People have been using wool for thousands of years.
As Bill Bryson noted in his book ‘At Home’: “… the primary clothing material of the Middle Ages was wool.”
To this day, most wool produced is used for clothing. But it’s also used for so much more. It’s flexibility and durability, combined with its odour and fire-resistant properties, make it suitable for innumerable purposes, both decorative and functional.
Wool’s eco-friendly properties are helping to put wool in the spotlight with wool prices enjoying a 25-year high. New applications are continuously being developed for this sustainable and renewable material.
Here we take a look at some of the many applications of this universal fibre: from the traditional to the quirky, and the mundane to the innovative.
Open your wardrobe and you’ll no doubt find several items made of wool. Socks and jumpers. Maybe a suit or two as well. We tend to equate wool with winter, but it’s also ideal for summer. Lightweight summer wool clothing is a comfortable and practical option.
It absorbs and evaporates moisture keeping you dry and cool. As it doesn’t hold wrinkles, you look as fresh as you feel.
It’s obvious when a dress coat is made of wool, but did you know your puffer jacket might also be using this fabric to keep you warm? Wool fibre can be used for waddings (fillings), which provides superior breathability and insulation.
Our innovative new fabric, HDWool® Active Insulation™, is a natural, biodegradable wool wadding for breathable performance, resilience and unmatched moisture management. This unique wool-based insulation was developed specifically for energetic outdoor activities, as an alternative to synthetic and down insulation.
Whatever the season, however intensive the activity, wool insulation layer naturally adjusts to your body's thermal balance, improves perspiration comfort and keeps you drier from the inside, making it perfect for high-performance, outerwear apparel. Being exceptionally lightweight, it provides all the comfort without the bulk.
Merino wool is a high-performance fibre. Forget that scratchy itchy feeling, this is designed to be worn comfortably next-to-skin. Circular knits create seamless garments reducing chafing. Moisture management and thermo-regulating properties keep odours at bay. It’s also used in compression garments and even running shoes. Farewell stinky sneakers!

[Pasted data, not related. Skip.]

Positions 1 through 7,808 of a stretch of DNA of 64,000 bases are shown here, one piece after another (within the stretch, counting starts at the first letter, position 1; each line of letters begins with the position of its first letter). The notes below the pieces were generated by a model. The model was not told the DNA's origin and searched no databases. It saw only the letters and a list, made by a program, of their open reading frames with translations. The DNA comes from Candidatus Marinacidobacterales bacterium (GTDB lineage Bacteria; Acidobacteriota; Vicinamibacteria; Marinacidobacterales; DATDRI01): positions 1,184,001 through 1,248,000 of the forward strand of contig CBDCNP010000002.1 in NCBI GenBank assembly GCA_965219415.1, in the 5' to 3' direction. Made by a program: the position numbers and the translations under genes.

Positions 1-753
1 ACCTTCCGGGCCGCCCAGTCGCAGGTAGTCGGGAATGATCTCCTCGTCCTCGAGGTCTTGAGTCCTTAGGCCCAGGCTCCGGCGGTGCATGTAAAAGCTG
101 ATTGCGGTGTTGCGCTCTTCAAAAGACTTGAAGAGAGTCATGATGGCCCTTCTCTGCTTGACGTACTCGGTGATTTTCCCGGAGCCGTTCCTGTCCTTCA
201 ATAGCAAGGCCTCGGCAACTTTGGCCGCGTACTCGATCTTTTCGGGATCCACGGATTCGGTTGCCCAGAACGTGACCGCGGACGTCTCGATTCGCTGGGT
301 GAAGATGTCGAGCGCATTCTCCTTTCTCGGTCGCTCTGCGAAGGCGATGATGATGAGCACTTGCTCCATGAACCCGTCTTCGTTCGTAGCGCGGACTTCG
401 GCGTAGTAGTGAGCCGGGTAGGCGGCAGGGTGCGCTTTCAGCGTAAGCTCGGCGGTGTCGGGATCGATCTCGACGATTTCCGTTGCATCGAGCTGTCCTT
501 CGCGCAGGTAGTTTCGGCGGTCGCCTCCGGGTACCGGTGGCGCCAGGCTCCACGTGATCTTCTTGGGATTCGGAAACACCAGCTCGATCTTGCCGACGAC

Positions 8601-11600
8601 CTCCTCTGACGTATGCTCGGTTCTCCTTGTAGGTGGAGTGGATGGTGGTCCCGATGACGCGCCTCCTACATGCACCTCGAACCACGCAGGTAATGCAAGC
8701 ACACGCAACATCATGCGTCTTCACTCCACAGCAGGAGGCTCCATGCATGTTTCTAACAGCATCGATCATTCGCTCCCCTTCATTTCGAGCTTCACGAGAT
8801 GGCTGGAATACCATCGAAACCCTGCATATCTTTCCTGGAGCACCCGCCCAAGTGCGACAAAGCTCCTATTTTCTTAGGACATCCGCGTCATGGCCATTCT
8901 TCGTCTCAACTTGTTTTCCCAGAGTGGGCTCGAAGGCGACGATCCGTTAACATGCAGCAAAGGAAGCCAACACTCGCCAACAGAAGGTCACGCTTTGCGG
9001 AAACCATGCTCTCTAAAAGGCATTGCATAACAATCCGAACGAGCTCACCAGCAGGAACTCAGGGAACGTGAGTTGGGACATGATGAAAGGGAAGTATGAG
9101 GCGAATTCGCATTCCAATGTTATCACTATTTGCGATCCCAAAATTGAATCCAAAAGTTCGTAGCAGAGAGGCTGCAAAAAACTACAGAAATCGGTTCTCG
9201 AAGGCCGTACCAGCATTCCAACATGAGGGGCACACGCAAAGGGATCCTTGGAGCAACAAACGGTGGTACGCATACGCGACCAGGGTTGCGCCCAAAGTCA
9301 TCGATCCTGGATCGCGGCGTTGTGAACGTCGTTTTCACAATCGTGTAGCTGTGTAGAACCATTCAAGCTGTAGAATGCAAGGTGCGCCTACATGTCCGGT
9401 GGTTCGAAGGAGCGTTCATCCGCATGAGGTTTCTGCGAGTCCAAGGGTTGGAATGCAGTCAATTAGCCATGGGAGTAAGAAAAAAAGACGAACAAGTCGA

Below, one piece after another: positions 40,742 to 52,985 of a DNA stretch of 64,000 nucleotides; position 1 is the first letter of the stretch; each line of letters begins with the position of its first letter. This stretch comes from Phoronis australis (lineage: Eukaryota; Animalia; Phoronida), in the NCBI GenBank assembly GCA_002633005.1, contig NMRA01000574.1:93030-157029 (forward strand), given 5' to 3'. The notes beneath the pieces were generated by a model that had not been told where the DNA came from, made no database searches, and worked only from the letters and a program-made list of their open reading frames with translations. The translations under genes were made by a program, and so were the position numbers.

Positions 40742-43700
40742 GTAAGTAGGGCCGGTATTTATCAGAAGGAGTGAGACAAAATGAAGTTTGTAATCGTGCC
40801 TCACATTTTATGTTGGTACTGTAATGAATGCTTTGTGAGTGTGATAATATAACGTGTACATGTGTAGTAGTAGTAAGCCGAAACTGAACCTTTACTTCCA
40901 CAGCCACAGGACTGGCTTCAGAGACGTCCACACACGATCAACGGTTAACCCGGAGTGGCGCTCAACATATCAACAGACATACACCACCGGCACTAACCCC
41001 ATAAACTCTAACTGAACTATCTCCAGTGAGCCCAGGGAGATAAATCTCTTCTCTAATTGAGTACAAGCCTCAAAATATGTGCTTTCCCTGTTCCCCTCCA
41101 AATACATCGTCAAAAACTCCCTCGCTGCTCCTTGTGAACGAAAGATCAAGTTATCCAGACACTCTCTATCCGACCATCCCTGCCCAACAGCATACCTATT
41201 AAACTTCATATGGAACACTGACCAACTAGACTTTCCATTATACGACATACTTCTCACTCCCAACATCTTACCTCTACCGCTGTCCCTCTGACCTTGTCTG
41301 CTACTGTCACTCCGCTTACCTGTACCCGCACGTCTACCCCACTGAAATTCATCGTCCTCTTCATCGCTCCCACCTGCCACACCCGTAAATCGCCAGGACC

With flame retardancy up to 600 Centigrade, merino wool has long been the preferred material for firefighters’ uniforms. It doesn’t melt, shrink, or stick to skin when exposed to high temperatures, and has no toxic odours.
Wool is a top choice for high-quality carpets. Dig down a layer and you’ll likely find it in the padding underneath. Yarn ends and substandard wool are not wasted. Instead they are put to good use manufacturing underlay.
Furniture and Soft Furnishings
Next time you take public transport note the seat upholstery. That’s yet another common usage of wool. Household upholstery as well, both stuffing and covers. Household use is as varied as it is ubiquitous. Blinds, curtains, lampshades, cushions, and wallpapers; the list goes on. Even those little felt pads you place under table and chair legs to protect the floor.
We’ve used wool blankets in our homes for years. Now we’re taking a lead from our mates down under by producing duvets made from wool. The Aussies have been doing this for years. Except there they call them doonas, not duvets. As wool is a natural fire-retardant, it doesn’t need to be treated with chemicals to meet fire-safety standards.
Duvets filled with wool lead to a better night’s sleep compared to other fillings. That’s the conclusion drawn from research conducted by The University of Leeds and commissioned by The Wool Room. The temperature regulation qualities mean less overheating, hence a more restful night. In addition, the hypoallergenic properties make it eminently suitable for asthma and allergy sufferers.
Wool in our walls keeps buildings both warm and quiet. Natural wool insulation is an environmentally-friendly acoustic and thermal option that is used across the world. All insulation has an R-value – a measure of its thermal resistance – and due to its ability to absorb and release moisture the performance of wool insulation exceeds its R-value rating. It’s a healthy option for installers too as they don’t need to wear any protective equipment when working with this natural product.
The garden might be the last place you’d envisage using wool, but here again it has its place. Being absorbent and bio-degradable, wool makes a great mulch. Mulch pads made from wool provide an organic alternative to synthetic mulches. Taking it a step further, a project is under development in Italy whereby wool unsuitable for processing would be turned into fertiliser.
Wool is a low-waste product. Even the by-product, lanolin, has a myriad of uses from adhesive tape to auto lubrication as well as cosmetics and shampoos.
Other surprising uses
A mix of wool and seaweed is being used to reinforce bricks making them stronger and more environmentally-friendly. Left-over wool is used to produce wool-insulated packaging boxes. Additionally, wool has been successfully used to soak up major oil spills. You’ll even find it in pianos softening the impact of the hammers.
To fully cover the multitude of uses, we’d need to write a book. Wool has been used by man for centuries and is likely to be used for centuries to come.
There’s no doubt that we will keep developing new and innovative uses for this wonder fibre.